Careers that NTFS graduates may pursue include RDN, NDTR, Certified Dietary Manager (CDM), dietary aid, and many other food- and nutrition- related jobs. RDN, NDTR, and CDM credentials require successful passage of the registration exam. If you have questions, please see the DPD Director, Dr. Dorothy Chen-Maynard, dchen@csusb.edu.

The pathway and information about how to become a Registered Dietitian is included in the Letter to Prospective Students (July 2019).

Goals and Objectives

Goal 1

The DPD program will prepare competent graduates capable of succeeding in an accredited supervised-practice program (dietetic internship or individualized supervised practice pathway). The DPD and ISPP Programs will prepare graduates capable of succeeding as entry-level practitioners as a registered dietitian nutritionist (RDN).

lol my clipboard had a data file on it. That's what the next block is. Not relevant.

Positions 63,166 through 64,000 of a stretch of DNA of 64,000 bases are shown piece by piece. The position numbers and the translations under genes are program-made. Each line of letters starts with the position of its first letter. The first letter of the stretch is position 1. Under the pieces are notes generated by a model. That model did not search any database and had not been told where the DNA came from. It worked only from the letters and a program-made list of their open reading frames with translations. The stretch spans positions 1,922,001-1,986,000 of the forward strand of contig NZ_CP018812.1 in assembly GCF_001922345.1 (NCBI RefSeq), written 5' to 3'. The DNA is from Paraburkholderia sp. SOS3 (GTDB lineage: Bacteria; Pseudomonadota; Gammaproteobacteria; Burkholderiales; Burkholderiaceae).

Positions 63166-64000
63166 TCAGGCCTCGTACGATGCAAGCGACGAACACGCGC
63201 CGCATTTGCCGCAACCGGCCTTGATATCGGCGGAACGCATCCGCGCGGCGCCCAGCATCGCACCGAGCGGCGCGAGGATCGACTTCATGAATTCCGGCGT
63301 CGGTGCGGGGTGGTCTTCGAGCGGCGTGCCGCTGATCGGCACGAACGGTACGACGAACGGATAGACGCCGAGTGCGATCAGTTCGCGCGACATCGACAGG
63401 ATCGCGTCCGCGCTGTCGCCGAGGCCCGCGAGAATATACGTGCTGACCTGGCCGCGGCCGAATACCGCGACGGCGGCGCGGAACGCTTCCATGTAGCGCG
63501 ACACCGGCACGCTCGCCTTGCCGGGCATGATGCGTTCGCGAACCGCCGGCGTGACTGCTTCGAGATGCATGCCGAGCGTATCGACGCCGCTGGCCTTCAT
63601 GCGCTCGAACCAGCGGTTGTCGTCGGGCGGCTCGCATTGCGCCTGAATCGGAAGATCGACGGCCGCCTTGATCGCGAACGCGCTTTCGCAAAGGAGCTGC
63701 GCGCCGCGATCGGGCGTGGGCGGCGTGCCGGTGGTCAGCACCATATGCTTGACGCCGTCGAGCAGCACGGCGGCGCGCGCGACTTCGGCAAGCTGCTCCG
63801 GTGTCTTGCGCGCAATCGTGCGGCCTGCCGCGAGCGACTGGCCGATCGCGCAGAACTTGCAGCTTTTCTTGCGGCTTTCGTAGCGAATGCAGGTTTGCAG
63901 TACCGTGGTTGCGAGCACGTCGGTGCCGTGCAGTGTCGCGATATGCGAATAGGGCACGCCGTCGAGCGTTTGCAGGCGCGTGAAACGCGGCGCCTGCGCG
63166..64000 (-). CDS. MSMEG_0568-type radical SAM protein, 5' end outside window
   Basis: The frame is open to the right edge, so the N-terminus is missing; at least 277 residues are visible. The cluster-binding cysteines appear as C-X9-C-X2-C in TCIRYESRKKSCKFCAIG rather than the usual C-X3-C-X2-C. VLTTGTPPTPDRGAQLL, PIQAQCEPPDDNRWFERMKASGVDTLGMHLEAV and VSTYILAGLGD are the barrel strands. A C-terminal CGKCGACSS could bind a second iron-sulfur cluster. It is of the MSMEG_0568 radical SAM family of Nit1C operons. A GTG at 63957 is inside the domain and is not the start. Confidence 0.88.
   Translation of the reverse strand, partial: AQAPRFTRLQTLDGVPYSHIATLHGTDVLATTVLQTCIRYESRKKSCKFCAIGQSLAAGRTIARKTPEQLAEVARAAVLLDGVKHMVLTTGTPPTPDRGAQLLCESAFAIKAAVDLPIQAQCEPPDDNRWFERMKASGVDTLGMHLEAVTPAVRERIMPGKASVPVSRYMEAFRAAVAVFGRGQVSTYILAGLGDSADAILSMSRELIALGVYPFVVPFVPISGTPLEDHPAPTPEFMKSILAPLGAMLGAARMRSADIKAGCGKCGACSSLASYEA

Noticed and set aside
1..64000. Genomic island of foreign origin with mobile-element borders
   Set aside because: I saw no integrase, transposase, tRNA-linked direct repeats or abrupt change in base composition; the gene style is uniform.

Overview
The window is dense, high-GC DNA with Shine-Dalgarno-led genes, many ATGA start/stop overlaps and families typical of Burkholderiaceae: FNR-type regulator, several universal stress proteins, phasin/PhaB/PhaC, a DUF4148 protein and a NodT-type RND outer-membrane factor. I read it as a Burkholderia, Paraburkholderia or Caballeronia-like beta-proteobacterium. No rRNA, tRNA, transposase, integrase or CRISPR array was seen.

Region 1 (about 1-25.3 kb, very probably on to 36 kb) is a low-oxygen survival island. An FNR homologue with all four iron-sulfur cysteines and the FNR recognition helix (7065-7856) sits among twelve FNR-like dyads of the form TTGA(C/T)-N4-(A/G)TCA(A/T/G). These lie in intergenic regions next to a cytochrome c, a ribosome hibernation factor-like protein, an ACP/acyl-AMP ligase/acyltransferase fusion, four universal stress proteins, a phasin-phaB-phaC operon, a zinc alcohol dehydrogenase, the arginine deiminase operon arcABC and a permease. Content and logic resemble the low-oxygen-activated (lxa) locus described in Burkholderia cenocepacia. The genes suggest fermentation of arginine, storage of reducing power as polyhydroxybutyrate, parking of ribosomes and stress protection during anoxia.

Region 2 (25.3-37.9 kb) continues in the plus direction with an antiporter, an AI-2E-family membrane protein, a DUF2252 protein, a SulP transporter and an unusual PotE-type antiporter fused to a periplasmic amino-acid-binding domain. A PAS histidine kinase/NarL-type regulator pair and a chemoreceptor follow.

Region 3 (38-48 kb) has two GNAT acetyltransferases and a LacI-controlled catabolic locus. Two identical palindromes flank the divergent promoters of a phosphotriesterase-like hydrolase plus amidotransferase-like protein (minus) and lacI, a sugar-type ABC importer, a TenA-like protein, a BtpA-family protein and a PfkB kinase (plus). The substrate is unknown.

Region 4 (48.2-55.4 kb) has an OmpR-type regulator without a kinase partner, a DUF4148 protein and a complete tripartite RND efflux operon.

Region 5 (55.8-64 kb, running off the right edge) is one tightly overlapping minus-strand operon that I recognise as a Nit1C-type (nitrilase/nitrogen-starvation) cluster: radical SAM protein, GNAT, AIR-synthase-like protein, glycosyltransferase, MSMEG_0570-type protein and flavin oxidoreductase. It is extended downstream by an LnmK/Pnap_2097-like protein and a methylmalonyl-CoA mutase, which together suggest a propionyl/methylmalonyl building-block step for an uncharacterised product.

Objectives

• Objective 1.1a: At least 80% of program students complete program/degree requirements within 3 years (150% of program length) for full-time students and within 6 years (150% of program length) for part-time students. (DPD)

• Objective 1.1b: At least 80% of program interns complete program/degree requirements within 16.5 months (150% of program length) for full-time and 33 months (150% of program length) for part-time interns. (ISPP)

• Objective 1.2.a.a: At least 40% of program graduates apply for admission to a supervised-practice program prior to or within 12 months of graduation. (DPD)

• Objective 1.2.a.b: At least 25% of program graduates are admitted to a supervised-practice program within 12 months of graduation. (DPD)

• Objective 1.2.b: Of graduates who seek employment, 80% are employed in nutrition and dietetics or related fields, within 12 months of graduation. (ISPP)

• Objective 1.3.a: At least 80% of program graduates take the CDR credentialing exam for dietitian nutritionist within 12 months of program completion. (ISPP)

• Objective 1.3.b: The program’s one-year pass rate (graduates who pass the registration exam within one year of first attempt) on the CDR credentialing exam for dietitian nutritionists is at least 80%. (DPD and ISPP)